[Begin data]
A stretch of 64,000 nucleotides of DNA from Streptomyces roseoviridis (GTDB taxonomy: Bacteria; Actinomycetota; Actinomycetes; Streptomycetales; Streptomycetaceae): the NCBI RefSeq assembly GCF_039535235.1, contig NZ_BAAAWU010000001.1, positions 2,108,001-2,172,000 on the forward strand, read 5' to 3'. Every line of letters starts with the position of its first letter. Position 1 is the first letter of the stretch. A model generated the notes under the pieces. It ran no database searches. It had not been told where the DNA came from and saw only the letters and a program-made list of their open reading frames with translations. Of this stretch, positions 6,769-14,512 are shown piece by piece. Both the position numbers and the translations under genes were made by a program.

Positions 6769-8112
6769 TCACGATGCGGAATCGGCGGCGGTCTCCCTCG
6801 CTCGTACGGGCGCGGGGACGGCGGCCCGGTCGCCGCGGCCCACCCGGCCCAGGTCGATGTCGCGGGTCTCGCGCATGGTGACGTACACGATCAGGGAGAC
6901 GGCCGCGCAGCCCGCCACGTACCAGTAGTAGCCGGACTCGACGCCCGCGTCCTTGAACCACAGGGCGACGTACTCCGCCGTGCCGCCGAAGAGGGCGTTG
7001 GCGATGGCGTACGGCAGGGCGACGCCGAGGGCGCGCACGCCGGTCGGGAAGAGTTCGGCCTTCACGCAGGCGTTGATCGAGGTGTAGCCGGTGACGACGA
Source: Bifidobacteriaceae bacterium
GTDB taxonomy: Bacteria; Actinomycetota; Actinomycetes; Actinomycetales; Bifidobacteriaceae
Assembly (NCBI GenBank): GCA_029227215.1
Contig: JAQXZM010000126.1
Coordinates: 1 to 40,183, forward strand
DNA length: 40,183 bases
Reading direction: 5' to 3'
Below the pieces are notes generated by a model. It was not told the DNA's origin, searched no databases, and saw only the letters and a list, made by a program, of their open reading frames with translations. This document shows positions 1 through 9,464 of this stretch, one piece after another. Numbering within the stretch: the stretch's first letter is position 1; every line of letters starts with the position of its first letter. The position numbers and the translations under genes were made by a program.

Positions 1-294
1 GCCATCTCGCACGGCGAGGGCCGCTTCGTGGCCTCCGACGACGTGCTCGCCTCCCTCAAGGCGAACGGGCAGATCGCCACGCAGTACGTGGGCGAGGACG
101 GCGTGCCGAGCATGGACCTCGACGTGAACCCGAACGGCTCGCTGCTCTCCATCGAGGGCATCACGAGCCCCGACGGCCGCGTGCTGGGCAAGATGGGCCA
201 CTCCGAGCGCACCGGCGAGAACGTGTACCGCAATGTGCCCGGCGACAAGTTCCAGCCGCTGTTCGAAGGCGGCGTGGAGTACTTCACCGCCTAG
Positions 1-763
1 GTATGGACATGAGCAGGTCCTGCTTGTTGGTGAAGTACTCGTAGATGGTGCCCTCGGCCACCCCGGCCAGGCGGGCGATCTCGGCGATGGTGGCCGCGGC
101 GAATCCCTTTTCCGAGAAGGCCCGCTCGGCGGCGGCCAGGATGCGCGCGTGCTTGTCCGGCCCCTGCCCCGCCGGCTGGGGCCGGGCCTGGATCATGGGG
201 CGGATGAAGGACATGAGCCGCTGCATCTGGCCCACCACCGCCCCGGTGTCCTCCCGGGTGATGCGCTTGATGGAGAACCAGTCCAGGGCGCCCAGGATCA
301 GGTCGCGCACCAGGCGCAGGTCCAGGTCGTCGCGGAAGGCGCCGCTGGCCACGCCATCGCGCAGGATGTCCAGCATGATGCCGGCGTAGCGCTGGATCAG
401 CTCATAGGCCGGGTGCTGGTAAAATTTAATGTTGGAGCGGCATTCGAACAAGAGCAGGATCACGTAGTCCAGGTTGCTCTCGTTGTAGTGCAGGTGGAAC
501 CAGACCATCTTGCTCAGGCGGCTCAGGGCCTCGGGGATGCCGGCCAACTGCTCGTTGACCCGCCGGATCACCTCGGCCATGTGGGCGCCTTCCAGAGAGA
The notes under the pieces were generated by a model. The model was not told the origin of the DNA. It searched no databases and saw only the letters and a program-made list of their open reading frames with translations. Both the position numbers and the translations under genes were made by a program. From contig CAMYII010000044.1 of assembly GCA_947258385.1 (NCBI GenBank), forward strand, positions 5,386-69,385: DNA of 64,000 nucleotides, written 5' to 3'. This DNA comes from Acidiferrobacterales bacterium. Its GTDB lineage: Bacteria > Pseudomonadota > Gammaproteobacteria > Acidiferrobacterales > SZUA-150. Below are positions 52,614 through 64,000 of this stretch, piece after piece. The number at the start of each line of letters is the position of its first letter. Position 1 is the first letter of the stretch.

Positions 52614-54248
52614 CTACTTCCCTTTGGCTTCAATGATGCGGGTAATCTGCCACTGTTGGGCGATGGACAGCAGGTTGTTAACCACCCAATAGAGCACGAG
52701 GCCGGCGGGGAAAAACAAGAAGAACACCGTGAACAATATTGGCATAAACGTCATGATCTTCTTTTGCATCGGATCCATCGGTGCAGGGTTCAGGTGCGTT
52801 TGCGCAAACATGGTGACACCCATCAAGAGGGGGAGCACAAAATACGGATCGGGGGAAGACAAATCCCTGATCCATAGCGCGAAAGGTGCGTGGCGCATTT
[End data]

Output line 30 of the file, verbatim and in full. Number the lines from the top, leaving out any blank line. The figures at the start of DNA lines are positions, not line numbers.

52801 TGCGCAAACATGGTGACACCCATCAAGAGGGGGAGCACAAAATACGGATCGGGGGAAGACAAATCCCTGATCCATAGCGCGAAAGGTGCGTGGCGCATTT